The US National Institutes of Health (NIH) should make sweeping changes to how it funds research as part of its efforts to reduce sexual harassment in science, a working group advising the agency on the issue said on 13 June.

The NIH should treat sexual misconduct as seriously as research misconduct, the group told agency director Francis Collins and his top advisers at a meeting in Bethesda, Maryland. The panel also wants the NIH to require all scientists receiving agency grants to certify that they have not violated their institution’s code of conduct, and to establish programmes to help researchers affected by harassment re-enter the scientific workforce.

Some provisions in the working group’s wide-ranging plan, which it presented at a meeting of the NIH’s Advisory Committee to the Director in Bethesda, Maryland, are already proving controversial. For example, the panel recommends asking grant recipients about their conduct over the previous seven years. But panel members “weren’t able to answer how or why” they settled on a seven-year window, says Juan Pablo Ruiz, a stem-cell biologist at the University of Wisconsin–Madison.

Collins said that he welcomed the boldness of the recommendations. “They were not going to be shy,” he said of the working group’s members, who are set to deliver their final report to the agency in December.

The NIH director established the working group last December in response to criticism that his agency has moved too slowly to address harassment by its grant recipients, especially when compared to the US National Science Foundation (NSF). The NSF last year put in place rules that require research institutions to notify it of any findings related to sexual harassment by any scientist with an agency grant.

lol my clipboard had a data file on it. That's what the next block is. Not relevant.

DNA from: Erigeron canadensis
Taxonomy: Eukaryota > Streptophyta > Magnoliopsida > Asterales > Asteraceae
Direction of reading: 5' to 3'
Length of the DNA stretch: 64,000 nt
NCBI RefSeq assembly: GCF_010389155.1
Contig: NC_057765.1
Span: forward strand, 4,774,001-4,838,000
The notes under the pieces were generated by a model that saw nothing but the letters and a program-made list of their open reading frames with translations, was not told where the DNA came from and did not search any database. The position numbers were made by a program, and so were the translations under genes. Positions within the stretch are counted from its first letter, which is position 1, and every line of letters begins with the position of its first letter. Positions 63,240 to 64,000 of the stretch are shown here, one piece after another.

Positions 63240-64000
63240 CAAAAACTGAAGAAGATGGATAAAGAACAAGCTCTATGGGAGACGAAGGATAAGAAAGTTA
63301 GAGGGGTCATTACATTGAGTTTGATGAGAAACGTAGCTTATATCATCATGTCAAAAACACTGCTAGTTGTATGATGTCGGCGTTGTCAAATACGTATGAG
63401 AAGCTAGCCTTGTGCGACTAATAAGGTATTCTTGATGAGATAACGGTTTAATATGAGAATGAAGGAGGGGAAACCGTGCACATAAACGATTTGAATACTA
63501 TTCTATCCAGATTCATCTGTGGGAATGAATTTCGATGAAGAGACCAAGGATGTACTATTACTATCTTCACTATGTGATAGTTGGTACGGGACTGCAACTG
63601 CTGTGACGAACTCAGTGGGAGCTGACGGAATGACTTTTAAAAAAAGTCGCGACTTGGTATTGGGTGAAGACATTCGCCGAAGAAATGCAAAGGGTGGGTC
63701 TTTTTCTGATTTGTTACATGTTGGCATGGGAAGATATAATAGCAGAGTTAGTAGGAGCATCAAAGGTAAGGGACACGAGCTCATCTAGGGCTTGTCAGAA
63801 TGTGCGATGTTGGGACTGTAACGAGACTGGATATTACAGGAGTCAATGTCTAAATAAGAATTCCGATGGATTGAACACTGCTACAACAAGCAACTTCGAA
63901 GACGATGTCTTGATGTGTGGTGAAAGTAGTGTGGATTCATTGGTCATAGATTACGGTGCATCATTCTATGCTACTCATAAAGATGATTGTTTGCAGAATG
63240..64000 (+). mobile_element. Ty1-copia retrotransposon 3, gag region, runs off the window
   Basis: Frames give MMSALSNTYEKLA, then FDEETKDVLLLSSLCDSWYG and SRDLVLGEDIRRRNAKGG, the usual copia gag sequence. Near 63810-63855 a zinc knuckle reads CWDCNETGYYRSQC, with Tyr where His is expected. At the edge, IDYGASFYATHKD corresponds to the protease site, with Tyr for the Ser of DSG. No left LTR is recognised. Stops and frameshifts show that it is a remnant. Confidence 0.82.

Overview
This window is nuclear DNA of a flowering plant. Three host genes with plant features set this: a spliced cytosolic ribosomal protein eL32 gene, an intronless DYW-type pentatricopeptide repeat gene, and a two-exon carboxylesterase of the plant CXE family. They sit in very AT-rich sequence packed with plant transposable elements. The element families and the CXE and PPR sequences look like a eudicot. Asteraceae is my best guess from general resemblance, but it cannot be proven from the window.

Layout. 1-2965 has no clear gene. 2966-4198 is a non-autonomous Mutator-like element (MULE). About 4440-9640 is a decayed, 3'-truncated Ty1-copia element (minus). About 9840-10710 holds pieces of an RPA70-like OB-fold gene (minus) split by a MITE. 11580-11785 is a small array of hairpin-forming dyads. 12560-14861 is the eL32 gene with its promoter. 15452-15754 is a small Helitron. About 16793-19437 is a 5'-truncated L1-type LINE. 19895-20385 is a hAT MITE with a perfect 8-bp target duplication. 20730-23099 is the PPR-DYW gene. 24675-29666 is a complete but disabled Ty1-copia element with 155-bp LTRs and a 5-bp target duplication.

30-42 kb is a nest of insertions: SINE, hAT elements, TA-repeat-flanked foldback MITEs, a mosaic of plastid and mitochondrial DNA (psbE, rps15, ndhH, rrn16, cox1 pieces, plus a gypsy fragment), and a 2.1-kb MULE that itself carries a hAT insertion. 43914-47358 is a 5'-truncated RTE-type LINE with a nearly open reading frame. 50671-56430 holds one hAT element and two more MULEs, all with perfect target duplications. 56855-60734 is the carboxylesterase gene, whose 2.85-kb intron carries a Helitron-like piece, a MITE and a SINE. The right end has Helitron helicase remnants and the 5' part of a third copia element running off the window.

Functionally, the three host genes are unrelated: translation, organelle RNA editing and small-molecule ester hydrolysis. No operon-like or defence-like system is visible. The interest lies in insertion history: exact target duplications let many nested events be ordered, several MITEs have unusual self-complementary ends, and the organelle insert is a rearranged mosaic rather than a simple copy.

Changing culture

Many of the NIH working group’s recommendations seek to address the power differential between senior scientists and more junior researchers, including graduate students. The panel wants the NIH to create more opportunities for junior scientists to receive funding independent of their supervisors or mentors.

Such steps could prove especially important for international students, whose visas are dependent on their continued employment with a specific mentor. This makes them especially vulnerable to sexual harassment, the working group said.

“If trainees are free to move [to different labs], that will change the behavior of investigators,” said the group’s co-chair, Kristina Johnson, who is chancellor of the State University of New York. “It would lessen the influence of one person who may be a bad actor.”

Other recommendations lay out a strict system for reporting allegations of harassment by scientists with NIH funding. One major change would be the timing of such reports: institutions would be required to notify the NIH within one week of beginning an investigation into a harassment complaint. The agency’s current rules require institutions to report only when a finding has resulted in disciplinary action, such as termination of a researcher’s employment.

The proposal would also require institutions to tell the NIH when they reach legal settlements related to harassment allegations — even if those settlements include non-disclosure agreements.

Roberta Diaz Brinton, a neuroscientist at the University of Arizona in Tucson, says it is clear that the NIH working group understands how the culture of science enables harassment. Science “can be the Wild West sometimes”, she says, and its standards of professional conduct lag behind those of other fields.

The NIH is still trying to get a handle on the scope of the harassment problem among the scientists whose work it supports. The number of allegations of harassment by recipients of NIH grants, and subsequent agency investigations, has spiked this year, said Carrie Wolinetz, the agency’s associate director for science policy and co-chair of the sexual-harassment working group.

The agency reviewed 28 harassment cases involving its grant recipients last year, Wolinetz said, and surpassed that in the first 5 months of 2019 by reviewing 31 cases, with more under way. As a result of these investigations, the agency removed 14 principal investigators from NIH-funded projects last year, and 21 were punished by their home institutions. This year, according to Wolinetz, the NIH has removed 5 principal investigators from grants and banned 19 researchers from reviewing grant applications.

This article is reproduced with permission and was first published on June 14, 2019.